Who is defending your customer?

When you are setting strategy, who plays the customer advocate role?

Geoff Wilson

In a meeting this week with a very thoughtful management team that was in the midst of a heated discussion, the CEO made a comment that stuck with me.

He noted that one of the more direct and opinionated voices in the room was “defending the customer” while talking about strategic priorities.

And that got me thinking:  When you are building your strategy, do you ensure that the customer has an advocate in the room?  We talk about the voice of the customer as if having it in the mix automatically means something, but what if the voice of the customer doesn’t have an advocate?  What if it’s just another “opinion” in the room?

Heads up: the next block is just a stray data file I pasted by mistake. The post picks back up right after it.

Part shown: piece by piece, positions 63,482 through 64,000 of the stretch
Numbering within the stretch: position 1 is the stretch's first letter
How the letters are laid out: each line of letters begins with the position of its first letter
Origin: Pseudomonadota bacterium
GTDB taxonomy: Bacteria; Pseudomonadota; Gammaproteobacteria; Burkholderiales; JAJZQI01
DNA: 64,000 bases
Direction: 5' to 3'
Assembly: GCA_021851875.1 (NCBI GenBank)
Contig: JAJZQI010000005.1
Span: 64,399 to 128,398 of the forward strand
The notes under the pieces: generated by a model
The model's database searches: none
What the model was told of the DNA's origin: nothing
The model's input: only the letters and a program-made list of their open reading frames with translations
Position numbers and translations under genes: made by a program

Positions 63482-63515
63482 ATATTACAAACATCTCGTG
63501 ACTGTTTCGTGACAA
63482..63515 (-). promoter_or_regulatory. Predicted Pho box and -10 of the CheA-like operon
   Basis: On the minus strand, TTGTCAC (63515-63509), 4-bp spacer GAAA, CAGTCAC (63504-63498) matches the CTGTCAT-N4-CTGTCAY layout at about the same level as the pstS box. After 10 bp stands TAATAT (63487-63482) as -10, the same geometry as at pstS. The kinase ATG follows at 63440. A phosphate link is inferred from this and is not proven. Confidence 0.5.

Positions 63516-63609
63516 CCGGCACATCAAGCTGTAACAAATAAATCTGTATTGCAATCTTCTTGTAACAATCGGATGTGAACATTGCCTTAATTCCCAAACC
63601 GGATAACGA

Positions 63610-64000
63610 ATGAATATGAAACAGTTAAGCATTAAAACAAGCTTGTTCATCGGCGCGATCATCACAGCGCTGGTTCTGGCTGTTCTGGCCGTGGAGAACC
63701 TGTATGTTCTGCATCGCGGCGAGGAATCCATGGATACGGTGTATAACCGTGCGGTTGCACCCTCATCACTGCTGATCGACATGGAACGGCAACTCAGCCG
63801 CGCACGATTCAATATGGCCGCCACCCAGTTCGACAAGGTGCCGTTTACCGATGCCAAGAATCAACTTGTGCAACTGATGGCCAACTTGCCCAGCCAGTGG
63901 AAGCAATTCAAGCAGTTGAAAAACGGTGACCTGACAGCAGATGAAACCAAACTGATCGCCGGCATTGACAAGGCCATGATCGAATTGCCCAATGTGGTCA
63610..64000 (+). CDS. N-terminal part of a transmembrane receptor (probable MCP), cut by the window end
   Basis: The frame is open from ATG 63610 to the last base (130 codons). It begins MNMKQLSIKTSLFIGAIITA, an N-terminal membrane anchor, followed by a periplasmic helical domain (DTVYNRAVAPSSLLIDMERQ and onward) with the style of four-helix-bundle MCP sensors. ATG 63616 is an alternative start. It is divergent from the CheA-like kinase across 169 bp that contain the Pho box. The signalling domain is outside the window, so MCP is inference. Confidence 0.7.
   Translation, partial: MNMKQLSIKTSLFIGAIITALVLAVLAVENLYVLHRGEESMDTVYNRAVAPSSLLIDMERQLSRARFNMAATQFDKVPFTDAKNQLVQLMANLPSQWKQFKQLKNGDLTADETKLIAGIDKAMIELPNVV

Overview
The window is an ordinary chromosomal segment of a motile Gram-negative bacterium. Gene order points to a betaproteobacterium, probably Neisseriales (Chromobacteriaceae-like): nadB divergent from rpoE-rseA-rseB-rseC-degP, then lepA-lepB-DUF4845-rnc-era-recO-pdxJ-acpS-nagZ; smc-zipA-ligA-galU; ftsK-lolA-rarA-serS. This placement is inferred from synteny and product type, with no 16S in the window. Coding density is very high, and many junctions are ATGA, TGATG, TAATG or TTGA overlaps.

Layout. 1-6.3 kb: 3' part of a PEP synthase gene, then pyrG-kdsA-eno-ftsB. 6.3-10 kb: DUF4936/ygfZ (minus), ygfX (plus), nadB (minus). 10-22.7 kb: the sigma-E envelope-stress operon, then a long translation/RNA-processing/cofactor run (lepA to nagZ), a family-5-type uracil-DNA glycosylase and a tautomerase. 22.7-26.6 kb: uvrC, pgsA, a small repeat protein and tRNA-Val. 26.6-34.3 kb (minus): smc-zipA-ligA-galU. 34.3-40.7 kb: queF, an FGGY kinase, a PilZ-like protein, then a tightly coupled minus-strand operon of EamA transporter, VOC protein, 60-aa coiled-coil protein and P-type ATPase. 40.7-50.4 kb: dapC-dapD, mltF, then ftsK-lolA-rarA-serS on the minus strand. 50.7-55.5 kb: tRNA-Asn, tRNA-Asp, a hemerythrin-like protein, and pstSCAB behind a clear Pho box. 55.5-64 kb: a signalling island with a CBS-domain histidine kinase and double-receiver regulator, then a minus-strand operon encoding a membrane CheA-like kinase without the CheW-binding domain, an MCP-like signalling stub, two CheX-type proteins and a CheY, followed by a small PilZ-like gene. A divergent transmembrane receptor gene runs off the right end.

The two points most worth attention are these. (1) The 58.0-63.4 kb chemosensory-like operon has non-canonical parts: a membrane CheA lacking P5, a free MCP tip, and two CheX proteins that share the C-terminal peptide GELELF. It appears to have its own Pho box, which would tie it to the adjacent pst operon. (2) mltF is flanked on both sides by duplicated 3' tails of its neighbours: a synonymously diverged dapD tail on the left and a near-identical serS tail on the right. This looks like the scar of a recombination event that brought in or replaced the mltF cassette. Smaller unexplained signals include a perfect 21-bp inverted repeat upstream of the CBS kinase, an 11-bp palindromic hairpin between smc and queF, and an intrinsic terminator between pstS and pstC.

That would be a tragedy.

When you are planning your strategy, think about how to ensure that the customer’s point of view is not only known, but actively represented in the room.  That may be as simple as designating a customer advocate in your strategic discussions, or it may mean actually bringing customers into the room.

You never know what you might learn, or what you might prevent yourself from doing.

What do you think? 

 

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